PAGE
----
X – Alphabetland

Sometimes it’s wise to let an album sit for a bit after first hearing it, picking it back up a while later to see if it still warrants the praise slobbered upon it during your initial excitement. This practice helps ensure a more clearheaded assessment of the album’s strengths and weaknesses, unclouded by the knee-jerk elation of first contact. At least, that’s my lame excuse for putting off reviewing the new X album – which made a surprise arrival in April – ’til this cursed year’s damn near done with.

I’m happy to report that Alphabetland holds up several months on down the line, with a reckless and rollicking sturdiness authentic enough to convince the most jaded of skeptics. I mean, it’s not altogether unsurprising. Upon careening back into action in 2004, the original quartet of John Doe, Exene Cervenka, Billy Zoom and DJ Bonebrake lit stages afire with a legitimately thrilling ferocity. I’ve seen numerous X shows since – some were better than others, none was weak. And if it seems like 16 years is a long time to scrabble together a new album, well, it’s obvious from cranking up Alphabetland that their standards were admirably high. Think about all the reunited geezer bands that never bother releasing anything new or, more commonly, release instantly forgettable dreck that’s a stain on their legacy. Or put out the dreaded album of “unplugged” versions of their greatest hits. Barf city!

X are having none of that, instead blasting through a barrage of rapid-fire detonations that carry the energy of their early work but with a wizened maturity, leaving “atom bomb bruises,” to quote a line from Exene in the opening title track. Evocative lyrics – passionate, pointed, poetic and often quite witty – are hooted and howled by her and John with a gleeful exuberance, pogoing back and forth and provoking goosebumps when they unite in headlong harmony. Billy Zoom jabs out electric guitar jolts and spasms in rapid-fire velocity, raw and jagged, with foundational echoes of rockabilly – and is that a bit of “Third Stone From the Sun” he tosses into “I Gotta Fever”? “Cyrano de Berger’s Back” from See How We Are is revamped in a funky, chunkier take that wouldn’t have been out of place on More Fun in the New World, topped by Zoom honkin’ out some sock hop saxophone. While it may be a stretch to say these songs and other loud ‘n’ frantic Alphabetland standouts – “Free,” “Star Chambered,” “Delta 88 Nightmare,” “Water & Wine” – would’ve effortlessly slotted onto the band’s first few albums, they slam together as a whole in way that’s similar, propelled by power honed by age and experience.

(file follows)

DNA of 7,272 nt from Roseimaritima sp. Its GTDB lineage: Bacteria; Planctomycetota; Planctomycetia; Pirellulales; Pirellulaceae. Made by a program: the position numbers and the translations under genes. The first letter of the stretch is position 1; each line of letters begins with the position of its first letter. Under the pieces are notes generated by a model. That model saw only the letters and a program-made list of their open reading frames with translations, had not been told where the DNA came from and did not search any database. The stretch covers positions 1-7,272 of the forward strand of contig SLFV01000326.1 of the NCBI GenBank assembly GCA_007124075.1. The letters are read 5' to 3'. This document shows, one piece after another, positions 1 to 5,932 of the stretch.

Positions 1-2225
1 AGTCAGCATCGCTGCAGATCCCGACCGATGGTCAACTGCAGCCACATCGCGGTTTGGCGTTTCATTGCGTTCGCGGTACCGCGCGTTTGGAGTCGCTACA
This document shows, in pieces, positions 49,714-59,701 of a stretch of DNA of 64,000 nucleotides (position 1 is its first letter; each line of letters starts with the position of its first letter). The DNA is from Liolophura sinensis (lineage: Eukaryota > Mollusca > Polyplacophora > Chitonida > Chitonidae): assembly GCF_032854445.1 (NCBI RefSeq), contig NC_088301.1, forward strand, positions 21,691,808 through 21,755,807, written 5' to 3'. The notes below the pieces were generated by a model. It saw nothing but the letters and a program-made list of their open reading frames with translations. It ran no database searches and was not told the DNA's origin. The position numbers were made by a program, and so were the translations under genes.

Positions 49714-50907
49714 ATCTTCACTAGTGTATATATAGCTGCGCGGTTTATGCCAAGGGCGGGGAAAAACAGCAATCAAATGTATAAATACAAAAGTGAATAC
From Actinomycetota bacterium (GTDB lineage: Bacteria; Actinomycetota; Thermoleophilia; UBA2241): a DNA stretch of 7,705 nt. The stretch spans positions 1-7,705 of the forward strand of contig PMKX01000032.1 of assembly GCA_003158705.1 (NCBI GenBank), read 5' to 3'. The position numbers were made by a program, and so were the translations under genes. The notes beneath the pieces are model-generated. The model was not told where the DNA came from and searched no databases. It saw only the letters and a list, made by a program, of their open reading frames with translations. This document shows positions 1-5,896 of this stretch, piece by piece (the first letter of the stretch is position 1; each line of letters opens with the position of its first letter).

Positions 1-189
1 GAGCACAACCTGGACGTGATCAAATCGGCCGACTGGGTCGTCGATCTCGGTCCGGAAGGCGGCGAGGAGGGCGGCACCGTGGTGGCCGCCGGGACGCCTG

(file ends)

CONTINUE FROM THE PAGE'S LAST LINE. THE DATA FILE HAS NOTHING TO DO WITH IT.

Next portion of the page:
X’s loose association with The Doors (more mutual appreciation, to be honest) enjoys a slight return 40 years after Ray Manzarek produced their indispensable debut album Los Angeles (as well as their three subsequent ones), as Robby Krieger lays spooky slide guitar on closing cut, “All the Time in the World,” which enters An American Prayer territory as Exene voices her poetry to the Amsterdam coffee shop accompaniment of Zoom, I’m assuming, on beat-jazz piano. It’s an odd, completely incongruous adieu from what is otherwise a raging rock record. I’m still not sure it fits, but like the album’s arrival itself, it catches you off guard – a wild gift, indeed. But if you’d rather pull the needle ahead of time, that’s certainly forgivable: the previous cut punches with a jittery fluster that’s coursed through the band’s veins since day one, complete with a fitting title not only for a rousing sendoff of X’s best album since Under the Big Black Sun but applicable for these final staggering weeks of 2020 to boot: “Goodbye Year, Goodbye.”

[Fat Possum]